Jan 262016
 

Five Good Covers presents five cross-genre reinterpretations of an oft-covered song.

LeadBellyNY

“In The Pines,” AKA “Where Did You Sleep Last Night,” AKA “Black Girl,” is a traditional Appalachian folk song, nearly a century and a half old, that encompasses elements of searing heartbreak, perceived betrayal, death (by decapitation in many cases), and murder. Not to mention the fact the the song title is named after a location where “the sun don’t ever shine” and “we shiver when the cold wind blows.”

Not exactly “Kumbaya,” right? Which is fortunate, because if this song had been about the warm and fuzzies, it never would have lasted to become the haunting classic it remains today.

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Jan 152016
 

Five Good Covers presents five cross-genre reinterpretations of an oft-covered song.

bonniejohn

“Angel from Montgomery” is one of those songs that’s probably best known from a cover—Bonnie Raitt’s iconic 1974 version (and the many live recordings that have followed). In fact, this article was inspired by hearing Joan Osborne say that for years she was basically intimidated by the Raitt cover from ever performing it herself—until she heard Susan Tedeschi sing it, decided Raitt didn’t own the song, and started including it in her set.
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Jan 122016
 

   Five Good Covers presents five cross-genre reinterpretations of an oft-covered song.

UNSPECIFIED - JANUARY 01:  Photo of Sam Cooke  (Photo by Michael Ochs Archives/Getty Images)

“Summertime,” one of the most covered songs in music history (just ask The Summertime Connection), has always inspired masterful performances. The song weaves simple yet potent lyrics with a slow, steady harmonic progression, paving the way for poised renditions, yet its strengths allow the artists to freely improvise this musical masterpiece to make it distinctly their own. Covers range from chilling and ominous to sultry and even joyous, always maintaining the song’s soulful cool. Most importantly, “Summertime”‘s depth provides a canvas for inspired artists to create breathtakingly beautiful art.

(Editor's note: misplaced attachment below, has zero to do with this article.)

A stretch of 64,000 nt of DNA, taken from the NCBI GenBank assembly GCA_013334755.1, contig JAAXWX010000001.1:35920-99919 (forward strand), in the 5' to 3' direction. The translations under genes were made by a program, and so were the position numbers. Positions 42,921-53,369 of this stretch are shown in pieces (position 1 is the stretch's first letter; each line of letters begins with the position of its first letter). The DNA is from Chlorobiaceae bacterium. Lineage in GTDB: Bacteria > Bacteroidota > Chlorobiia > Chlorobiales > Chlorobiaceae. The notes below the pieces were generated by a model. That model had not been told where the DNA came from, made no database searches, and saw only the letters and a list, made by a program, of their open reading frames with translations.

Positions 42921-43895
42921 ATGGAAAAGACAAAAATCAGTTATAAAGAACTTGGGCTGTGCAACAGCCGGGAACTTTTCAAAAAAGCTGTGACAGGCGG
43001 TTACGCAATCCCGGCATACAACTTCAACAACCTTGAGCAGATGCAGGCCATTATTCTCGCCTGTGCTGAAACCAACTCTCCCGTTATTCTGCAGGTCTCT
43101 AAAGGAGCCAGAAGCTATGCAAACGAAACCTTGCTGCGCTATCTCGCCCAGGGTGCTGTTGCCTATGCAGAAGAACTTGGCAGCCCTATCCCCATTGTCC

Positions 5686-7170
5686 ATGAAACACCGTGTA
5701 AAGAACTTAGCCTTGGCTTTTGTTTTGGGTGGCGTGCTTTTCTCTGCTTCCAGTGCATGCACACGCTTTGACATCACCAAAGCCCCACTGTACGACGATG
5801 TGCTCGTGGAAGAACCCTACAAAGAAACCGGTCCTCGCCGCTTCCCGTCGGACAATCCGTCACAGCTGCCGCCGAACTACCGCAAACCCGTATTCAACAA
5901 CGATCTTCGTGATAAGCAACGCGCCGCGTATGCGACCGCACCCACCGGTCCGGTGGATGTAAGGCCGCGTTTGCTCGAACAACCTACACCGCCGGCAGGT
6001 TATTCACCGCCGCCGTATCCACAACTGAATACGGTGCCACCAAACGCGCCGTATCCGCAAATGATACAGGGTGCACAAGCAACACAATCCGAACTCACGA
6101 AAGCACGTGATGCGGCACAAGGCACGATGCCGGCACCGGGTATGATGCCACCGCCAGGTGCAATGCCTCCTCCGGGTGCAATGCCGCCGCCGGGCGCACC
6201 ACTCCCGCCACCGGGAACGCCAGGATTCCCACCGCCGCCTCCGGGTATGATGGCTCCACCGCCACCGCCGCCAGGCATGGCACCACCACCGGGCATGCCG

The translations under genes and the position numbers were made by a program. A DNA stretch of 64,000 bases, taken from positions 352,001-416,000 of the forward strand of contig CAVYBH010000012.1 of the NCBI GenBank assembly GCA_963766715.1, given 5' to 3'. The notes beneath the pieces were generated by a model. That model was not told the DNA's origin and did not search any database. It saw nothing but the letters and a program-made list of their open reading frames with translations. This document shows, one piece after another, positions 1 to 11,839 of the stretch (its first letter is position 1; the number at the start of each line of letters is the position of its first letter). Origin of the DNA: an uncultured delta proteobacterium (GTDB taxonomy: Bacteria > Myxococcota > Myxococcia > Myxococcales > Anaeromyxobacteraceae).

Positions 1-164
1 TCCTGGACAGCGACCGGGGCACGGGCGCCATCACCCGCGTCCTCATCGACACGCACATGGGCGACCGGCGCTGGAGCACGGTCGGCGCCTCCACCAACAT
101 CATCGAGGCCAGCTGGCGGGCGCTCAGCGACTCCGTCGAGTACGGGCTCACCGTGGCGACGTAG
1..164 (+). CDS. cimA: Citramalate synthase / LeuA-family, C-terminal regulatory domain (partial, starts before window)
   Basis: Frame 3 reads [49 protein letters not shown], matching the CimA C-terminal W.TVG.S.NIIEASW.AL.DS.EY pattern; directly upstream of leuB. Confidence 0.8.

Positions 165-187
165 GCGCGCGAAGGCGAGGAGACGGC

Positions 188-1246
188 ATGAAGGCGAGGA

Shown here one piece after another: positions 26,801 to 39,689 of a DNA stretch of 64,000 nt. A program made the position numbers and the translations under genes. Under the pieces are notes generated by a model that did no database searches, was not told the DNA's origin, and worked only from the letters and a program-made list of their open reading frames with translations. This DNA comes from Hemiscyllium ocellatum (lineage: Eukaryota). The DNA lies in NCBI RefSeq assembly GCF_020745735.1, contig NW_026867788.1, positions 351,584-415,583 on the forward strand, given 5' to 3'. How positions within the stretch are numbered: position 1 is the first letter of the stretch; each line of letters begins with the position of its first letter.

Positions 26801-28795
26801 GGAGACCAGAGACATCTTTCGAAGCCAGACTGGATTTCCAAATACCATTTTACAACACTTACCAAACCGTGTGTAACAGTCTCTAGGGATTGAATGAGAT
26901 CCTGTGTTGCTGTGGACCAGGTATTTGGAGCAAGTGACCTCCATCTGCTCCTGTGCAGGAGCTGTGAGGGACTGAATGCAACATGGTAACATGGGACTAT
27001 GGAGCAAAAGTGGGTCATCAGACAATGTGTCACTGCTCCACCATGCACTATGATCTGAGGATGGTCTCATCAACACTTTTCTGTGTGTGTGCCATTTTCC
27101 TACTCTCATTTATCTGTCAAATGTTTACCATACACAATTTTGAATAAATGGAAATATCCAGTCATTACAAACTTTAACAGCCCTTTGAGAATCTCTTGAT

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Jan 082016
 

Five Good Covers presents five cross-genre reinterpretations of an oft-covered song.

acdc-back-in-black

AC/DC was writing their first album after Bon Scott’s passing, and they wanted to remember him – not by mourning his death, but by celebrating his life. It was a tricky line to walk, but they made it look easy with “Back in Black,” the title cut from their landmark album. They may have dressed in dark clothes, but they wouldn’t bow their heads – not when there were mammoth riffs to rip through, or piledriving lyrics for new vocalist Brian Johnson to stomp about howling. The band paid their respects and got back to business in one fell swoop, creating a hard-rock anthem (or two) in the process.

The story goes that a journalist once griped about how AC/DC had made ten albums and they all sounded the same, and that Angus Young responded, “He’s a liar. We’ve made eleven albums and they all sound the same.” Here are five covers of “Back in Black”; rest assured that none of them sound the same.

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Dec 042015
 

Five Good Covers presents five cross-genre reinterpretations of an oft-covered song.

linusandlucy